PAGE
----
In the middle of the disc layout the apple/pear mixture. You can lay it out in a circular design or just pile in the fruit – either way it tastes great!
Fold up the edges of the galette. It WILL NOT cover the full top of the pastry – it’s not supposed to. If the dough buckles or even crumbles a little bit it’s ok. This is a rustic pastry.
Slide each galette onto a baking sheet that it will not stick to. I like to use a silpat liner when baking things like this to ensure it does not stick. A sheet lined with parchment paper will also work.
Once all galettes are ready to bake, place in the oven for 20 minutes and check. The crust should be a toasted brown color and the fruit soft when you poke with a fork or knife. If they are not done at this point, continue checking every 5 minutes. Be careful not to overcook – gluten-free dough is unforgiving when overcooked – you will have galette dog biscuits!
Allow the pastry to cool some before serving. I think these taste best when warm. You can top them with some more Jarlsberg cheese for an added bite!
It might seem odd to use cheese in a crust but I think it’s a great addition to a gluten-free baked item. One of the things that I have struggled with when baking gluten-free is that the consistency is either too dense like a cake or too crumbly and not binding together. Xantham gum helps to bind together the flours but the cheese in this recipe helps to stick the dough together! It also adds another flavor. Jarlsberg cheese has a mild and nutty swiss flavor. It’s not overpowering like a cheddar might be but it has enough of a tang to give a really nice flavor when paired with a flour like almond. I’ve also thought of recreating this and laying a layer of cheese on the bottom inside of the pastry. You can find more great recipes using this cheese on the Jarlsberg blog (where I played around for recipe ideas before making this!)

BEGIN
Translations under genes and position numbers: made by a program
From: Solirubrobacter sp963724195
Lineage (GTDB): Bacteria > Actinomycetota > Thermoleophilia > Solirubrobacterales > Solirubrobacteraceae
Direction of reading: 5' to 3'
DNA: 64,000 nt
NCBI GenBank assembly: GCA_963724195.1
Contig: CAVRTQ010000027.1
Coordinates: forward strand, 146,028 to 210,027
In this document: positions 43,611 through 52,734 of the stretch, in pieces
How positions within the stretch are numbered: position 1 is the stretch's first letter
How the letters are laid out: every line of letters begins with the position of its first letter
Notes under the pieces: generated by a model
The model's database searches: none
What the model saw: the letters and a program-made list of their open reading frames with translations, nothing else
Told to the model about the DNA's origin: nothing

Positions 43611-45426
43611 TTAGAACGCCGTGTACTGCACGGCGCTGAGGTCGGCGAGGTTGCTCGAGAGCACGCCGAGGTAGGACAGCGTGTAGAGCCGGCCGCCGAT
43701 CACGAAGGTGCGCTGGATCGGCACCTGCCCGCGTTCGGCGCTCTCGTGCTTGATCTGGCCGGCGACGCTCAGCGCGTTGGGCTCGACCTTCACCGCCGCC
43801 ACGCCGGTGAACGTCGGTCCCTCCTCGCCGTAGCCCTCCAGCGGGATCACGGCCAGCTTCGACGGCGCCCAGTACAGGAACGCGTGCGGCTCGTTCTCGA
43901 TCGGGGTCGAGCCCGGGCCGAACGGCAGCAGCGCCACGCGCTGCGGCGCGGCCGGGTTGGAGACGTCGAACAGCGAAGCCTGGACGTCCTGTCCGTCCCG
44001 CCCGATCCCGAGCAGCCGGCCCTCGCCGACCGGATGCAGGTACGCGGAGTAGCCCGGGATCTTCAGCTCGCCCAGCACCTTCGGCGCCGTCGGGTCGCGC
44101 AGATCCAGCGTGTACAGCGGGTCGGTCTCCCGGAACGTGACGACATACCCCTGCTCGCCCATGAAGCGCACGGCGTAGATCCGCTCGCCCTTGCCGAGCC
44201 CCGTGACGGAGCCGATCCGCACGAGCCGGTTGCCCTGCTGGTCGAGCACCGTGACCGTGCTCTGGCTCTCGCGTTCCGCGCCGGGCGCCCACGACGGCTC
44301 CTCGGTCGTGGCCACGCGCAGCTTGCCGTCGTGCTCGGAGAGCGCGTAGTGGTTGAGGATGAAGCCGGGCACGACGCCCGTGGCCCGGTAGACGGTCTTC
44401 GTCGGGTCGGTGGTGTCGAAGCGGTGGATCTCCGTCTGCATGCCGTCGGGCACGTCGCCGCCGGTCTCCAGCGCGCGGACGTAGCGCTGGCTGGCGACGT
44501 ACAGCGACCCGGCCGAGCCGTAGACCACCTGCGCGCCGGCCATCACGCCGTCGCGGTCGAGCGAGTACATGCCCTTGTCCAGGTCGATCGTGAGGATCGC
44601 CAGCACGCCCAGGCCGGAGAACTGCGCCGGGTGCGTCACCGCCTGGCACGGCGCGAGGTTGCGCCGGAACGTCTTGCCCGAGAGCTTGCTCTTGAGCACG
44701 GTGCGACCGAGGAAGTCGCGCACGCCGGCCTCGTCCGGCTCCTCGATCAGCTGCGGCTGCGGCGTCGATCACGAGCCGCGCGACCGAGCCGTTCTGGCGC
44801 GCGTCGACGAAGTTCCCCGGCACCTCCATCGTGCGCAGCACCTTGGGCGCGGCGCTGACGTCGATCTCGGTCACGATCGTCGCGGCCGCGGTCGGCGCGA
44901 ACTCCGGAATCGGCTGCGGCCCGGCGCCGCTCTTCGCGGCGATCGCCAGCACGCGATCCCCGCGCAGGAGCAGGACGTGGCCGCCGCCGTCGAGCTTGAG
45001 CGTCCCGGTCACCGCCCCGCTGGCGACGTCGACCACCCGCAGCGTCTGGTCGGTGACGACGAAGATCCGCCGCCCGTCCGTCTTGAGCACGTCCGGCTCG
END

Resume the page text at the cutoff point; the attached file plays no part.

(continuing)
I am entering this recipe to win a scholarship from Jarlsberg to attend Eat, Write, Retreat 2012 in Washington DC. I was not compensated in anyway for this post and all opinions are my own. I’ve been eating Jarlsberg cheese for years and this opportunity in no way reflects my opinions of the product.
It seems like Ramadan has gone as fast as it crept up. Today is the last day of fasting . This week M starts 2nd grade and MarocBaba is back at school too. I’m looking forward to a more regular schedule but it’s only a few weeks before we take off again for Morocco. I’ve been busy planning for the trip, making sure to make the most out of every second. I hope to come back with lots of new information, recipes, photos, and highlights of our trip to share.
The recipe I’m sharing today I’ve been dying to share since I first made it. This was the first time I’d ever tried grilling fruit, mostly because we have always had a charcoal grill and I just didn’t think that the charcoal taste would work with fruit. I made them instead in a grill pan. You could certainly make them on any outdoor grill as well.
- 2 peaches halved, pits removed
- 4 oz marscapone cheese
- chopped almonds (or any nut)
- 4+ tsp honey
- Grill or grill pan
Halve two peaches and remove the pits. You may also want to scrape out the pit area in case there are any hard bits left behind.
Place the peaches flesh side down into the grill pan or onto a regular grill. Do not move them around. They will need to cook for about 5 minutes to soften up and for the sugars of the fruit to caramelize. Remove them from heat with the grill side up. Scoop about 1 tbsp of marscapone into the middle of each fruit.
You will need to work quickly because the heat of the peaches will begin to melt the cheese. As soon as the cheese is in top with chopped almonds and drizzle warm honey all over the top. The amount is up to you. Serve and eat immediately. Having eaten one hot and one just lukewarm — you’ll want to eat it hot!
This is a very fast and easy dessert that looks a lot more complicated than it is. It can be done with any stone fruit (like plums, nectarines, or apricots) Feel free to mix up the toppings as well. I’m already envisioning apricots and pistachios in my future.